Women recall emotional events more
intensely and vividly than do men.

Men experience emotional events more
intensely than do women.
Conflict is physiologically more
upsetting for men than for women.
   Possible Reasons
Males’ autonomic nervous system is
more reactive than females’.

Men are more likely to rehearse
angry thoughts, thus maintaining
anger.
Women are more likely to ruminate,
thus maintaining depression.
   Sensitivity to others’
        Emotions
Factors influencing one’s ability to “read”
emotional signals:
– The sex of the sender and receiver.

– How well the sender and receiver know each other.

– How expressive the sender is.

– Who has the power.

– Stereotypes and expectations.
 Emotion and Gender
Men and women appear to differ in
the types of everyday events that
provoke anger.
Women become angry over issues
related to their partners’ disregard.
Men become angry over damage to
property or problems with strangers
   Emotion and Gender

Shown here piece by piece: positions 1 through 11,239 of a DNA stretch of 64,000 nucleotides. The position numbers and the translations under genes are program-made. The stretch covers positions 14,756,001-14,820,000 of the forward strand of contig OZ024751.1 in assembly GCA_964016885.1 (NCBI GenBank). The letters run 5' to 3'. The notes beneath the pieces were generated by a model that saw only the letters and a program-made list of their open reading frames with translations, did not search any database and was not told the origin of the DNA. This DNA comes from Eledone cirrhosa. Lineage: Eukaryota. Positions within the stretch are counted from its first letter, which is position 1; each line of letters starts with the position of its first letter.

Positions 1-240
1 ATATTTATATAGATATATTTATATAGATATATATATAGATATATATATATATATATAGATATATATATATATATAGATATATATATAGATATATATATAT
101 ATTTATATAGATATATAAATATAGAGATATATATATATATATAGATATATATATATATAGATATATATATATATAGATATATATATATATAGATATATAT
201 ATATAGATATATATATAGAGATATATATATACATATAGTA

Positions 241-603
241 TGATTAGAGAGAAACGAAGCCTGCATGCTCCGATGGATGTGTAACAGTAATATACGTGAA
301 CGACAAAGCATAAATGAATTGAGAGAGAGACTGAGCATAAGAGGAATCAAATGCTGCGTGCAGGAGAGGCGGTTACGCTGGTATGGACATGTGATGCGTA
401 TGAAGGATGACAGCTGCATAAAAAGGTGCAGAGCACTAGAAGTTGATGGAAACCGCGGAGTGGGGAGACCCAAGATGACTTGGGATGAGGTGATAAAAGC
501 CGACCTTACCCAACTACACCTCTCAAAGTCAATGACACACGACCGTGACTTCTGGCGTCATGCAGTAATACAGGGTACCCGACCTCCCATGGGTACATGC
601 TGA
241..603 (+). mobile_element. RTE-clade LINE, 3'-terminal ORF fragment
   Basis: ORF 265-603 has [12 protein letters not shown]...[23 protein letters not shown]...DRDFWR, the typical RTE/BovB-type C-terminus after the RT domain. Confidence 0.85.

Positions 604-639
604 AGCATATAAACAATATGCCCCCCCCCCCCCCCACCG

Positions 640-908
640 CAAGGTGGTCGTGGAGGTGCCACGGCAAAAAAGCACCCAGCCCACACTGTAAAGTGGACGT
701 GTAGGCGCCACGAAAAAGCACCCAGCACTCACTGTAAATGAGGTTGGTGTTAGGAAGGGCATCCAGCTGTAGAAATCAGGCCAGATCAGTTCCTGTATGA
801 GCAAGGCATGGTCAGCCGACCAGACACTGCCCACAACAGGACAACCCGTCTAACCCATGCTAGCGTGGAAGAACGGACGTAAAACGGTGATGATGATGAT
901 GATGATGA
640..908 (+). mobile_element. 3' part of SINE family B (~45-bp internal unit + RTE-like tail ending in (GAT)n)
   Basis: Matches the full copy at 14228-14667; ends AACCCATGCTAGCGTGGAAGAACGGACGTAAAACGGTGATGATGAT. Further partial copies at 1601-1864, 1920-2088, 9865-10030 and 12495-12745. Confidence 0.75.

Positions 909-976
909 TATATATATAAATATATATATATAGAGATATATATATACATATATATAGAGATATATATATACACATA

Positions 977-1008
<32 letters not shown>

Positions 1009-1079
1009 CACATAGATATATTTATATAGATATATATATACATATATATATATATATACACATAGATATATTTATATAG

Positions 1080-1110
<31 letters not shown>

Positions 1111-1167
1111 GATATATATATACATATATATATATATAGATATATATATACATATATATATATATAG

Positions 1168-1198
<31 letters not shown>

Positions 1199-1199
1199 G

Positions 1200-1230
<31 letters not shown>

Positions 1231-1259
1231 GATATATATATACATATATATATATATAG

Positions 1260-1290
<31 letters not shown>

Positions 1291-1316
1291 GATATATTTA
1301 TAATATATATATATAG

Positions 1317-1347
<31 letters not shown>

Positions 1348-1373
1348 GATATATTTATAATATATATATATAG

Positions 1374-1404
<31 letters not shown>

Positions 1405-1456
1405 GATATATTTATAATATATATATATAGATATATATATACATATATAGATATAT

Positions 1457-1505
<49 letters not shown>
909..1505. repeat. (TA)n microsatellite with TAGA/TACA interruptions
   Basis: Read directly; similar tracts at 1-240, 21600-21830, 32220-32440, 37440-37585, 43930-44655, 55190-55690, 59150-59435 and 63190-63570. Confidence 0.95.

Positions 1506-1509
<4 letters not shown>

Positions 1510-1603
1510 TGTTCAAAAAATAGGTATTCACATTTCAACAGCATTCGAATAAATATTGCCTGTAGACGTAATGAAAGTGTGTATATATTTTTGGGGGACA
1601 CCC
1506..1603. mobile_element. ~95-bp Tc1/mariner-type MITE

Women work hard at appearing warm,
happy, and making sure others are
happy.

Men work hard at persuading others
they are stern, aggressive, and
unemotional.
    Factors Influencing
  Emotional Expressiveness
Gender roles

Cultural norms

The specific situation
 “Let It Out” or “Bottle It Up”?
Despite pop-psych views that anger
should be expressed rather than bottled
up, research shows that expressing anger
does not get rid of it; expressing anger
often prolongs it.
                  Anger
• In our society, anger is viewed as an
  immature or uncivilized response to
  frustration, threat, violation, or loss of
  control.
• Keeping calm, coolheaded, or turning the
  other cheek is considered more socially
  acceptable.
• People tend to express their anger either
  passively or aggressively.
                  Passive Anger
• Secretive behavior, such as resentments that are expressed
  behind people’s backs, giving the silent treatment or under the
  breath mutterings, avoiding eye contact, putting people down,
  gossiping, anonymous complaints, stealing, and conning.

• Manipulation, such as provoking people to aggression and then
  patronizing them, provoking aggression but staying on the sidelines,
  emotional blackmail, false tearfulness, using a third party to convey
  negative feelings, withholding money or resources.

• Dispassion, such as giving the cold shoulder or phony smiles,
  looking cool, sitting on the fence while others sort things out.

• Evasiveness, such as turning your back in a crisis, avoiding conflict.